Retention Alert in place to help students, not discipline them

For most college students, an email regarding his or her class performance can seem like a death note, but, as Center for Student Academic Support Director and ADA/504 Coordinator Tawny Rigsby points out, this may not be such a bad thing. In fact, the University of Tulsa’s Retention Alert program serves as just the opposite — a blessing in disguise.

Retention Alert is a proactive outreach system started by the university where professors and other faculty can electronically submit concerns regarding students. “Faculty can get on and report concerns about students for things like missing assignments, low test scores, English fluency, sleeping in class and being tardy,” Rigsby said. “Anything that the student has issues with.”

CSAS, along with other departments such as Athletic Student Services, International Student Services and the Collegiate Advising Offices, will then reach out to the student through email and, if that doesn’t work, through a phone call.

This definitely isn’t a disciplinary measure, though. The goal is to reach out to students instead of waiting for them to seek help, which isn’t just proactive but can also be a lot less intimidating for some students. This way, the problem at hand can be identified and remedied before it becomes a real issue.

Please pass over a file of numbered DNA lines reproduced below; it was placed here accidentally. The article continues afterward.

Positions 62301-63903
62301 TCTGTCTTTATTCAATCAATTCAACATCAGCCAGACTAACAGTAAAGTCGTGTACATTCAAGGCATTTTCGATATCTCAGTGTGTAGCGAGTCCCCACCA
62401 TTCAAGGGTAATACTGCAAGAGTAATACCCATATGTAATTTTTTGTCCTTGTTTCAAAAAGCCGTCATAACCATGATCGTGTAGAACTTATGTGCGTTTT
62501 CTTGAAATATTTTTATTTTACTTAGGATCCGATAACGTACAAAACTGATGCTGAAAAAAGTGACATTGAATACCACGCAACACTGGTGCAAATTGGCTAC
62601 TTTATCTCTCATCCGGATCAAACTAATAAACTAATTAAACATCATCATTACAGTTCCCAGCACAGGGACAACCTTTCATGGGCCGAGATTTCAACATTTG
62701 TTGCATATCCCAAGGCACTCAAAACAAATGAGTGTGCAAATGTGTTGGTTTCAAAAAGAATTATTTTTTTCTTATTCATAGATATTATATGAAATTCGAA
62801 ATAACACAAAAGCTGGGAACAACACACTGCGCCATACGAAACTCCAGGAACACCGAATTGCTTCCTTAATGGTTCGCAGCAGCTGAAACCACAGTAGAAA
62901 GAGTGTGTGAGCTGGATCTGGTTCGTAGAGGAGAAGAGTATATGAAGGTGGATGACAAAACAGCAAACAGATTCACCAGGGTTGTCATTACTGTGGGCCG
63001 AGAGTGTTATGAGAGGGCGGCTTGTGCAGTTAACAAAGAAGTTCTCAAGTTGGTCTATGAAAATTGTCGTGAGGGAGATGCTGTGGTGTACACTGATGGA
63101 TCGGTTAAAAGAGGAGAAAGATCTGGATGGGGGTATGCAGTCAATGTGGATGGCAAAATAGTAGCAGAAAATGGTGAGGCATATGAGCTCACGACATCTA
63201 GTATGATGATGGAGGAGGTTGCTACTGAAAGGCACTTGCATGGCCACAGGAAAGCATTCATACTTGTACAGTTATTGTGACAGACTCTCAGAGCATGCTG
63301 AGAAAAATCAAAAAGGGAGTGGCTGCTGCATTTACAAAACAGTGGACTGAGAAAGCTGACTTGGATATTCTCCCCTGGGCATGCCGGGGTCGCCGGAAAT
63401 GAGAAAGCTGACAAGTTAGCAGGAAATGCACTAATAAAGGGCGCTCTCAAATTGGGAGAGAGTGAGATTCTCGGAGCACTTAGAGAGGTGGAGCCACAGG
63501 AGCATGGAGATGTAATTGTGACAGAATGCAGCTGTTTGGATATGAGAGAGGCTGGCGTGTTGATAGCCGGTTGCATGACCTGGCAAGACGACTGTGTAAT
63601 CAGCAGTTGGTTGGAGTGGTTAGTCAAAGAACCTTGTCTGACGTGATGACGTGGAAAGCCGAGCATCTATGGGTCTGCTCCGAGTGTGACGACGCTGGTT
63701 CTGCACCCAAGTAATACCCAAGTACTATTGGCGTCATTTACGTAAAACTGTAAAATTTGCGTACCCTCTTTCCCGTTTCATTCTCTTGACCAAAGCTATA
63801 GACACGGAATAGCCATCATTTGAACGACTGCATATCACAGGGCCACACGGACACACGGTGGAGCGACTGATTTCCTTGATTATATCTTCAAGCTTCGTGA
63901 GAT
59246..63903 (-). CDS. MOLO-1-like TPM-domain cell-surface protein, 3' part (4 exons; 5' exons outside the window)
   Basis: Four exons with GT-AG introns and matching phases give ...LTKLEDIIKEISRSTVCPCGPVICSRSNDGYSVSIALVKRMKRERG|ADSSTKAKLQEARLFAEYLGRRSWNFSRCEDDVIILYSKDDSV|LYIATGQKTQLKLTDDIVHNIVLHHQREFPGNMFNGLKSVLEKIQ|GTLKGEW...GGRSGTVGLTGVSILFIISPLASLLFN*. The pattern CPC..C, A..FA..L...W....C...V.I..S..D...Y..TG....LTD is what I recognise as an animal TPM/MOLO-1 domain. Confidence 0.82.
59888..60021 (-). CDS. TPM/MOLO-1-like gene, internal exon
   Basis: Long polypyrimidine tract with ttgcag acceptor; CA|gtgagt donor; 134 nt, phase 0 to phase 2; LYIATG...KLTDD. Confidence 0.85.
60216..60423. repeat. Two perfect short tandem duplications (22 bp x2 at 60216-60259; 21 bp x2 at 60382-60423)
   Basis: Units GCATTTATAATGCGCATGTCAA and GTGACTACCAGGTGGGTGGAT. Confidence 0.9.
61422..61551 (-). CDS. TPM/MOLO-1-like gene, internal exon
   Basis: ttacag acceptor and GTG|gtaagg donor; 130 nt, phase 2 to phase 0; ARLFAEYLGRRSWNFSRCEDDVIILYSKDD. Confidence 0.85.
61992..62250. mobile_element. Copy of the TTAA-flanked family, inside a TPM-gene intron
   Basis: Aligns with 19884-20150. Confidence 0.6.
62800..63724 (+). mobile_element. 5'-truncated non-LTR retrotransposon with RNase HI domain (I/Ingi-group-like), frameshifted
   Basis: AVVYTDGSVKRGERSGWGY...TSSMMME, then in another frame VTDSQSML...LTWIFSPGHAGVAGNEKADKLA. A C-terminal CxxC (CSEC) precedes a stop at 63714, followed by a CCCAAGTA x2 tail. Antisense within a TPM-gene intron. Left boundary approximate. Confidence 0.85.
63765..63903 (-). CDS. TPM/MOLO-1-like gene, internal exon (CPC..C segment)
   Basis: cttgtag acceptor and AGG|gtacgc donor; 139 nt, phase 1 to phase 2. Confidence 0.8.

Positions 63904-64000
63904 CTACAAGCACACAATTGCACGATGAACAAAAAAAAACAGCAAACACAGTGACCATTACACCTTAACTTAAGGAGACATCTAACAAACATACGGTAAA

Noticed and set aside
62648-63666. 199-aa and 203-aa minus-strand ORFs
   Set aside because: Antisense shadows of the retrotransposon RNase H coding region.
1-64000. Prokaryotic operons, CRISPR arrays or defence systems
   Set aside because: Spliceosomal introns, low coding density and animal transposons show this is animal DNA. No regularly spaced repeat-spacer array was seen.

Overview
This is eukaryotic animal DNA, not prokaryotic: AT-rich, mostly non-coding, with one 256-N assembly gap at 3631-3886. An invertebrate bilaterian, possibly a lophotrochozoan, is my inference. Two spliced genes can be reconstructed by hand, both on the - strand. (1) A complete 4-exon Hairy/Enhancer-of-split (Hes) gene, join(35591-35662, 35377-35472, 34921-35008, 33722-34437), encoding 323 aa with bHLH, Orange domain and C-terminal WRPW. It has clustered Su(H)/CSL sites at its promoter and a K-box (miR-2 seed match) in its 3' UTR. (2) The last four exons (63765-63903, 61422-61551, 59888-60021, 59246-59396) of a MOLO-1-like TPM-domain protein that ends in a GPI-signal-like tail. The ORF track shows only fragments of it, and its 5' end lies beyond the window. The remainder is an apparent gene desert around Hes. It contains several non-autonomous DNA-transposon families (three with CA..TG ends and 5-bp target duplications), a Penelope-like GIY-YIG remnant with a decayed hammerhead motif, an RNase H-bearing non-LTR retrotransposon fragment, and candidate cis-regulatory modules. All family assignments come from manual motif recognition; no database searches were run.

“Students will tend to wait and not take any action, and, a lot of times, this makes things worse,” Rigsby said.

This doesn’t just happen to a few select students, either. CSAS reaches out to a variety of students dealing with financial, health and family issues and refers them to different services such as tutoring and academic counseling.

Retention Alert usually handles over 1000 cases per semester and has been able to intervene in a lot of serious situations, often with positive results. According to the University of Tulsa’s website, the overall CSAS success rate for students who sought academic counseling in spring of 2016 was 81 percent.

So, the next time you receive an email from CSAS, don’t look at it as a disciplinary action, but see it as an offer to help.

Post Author: Nick Rethford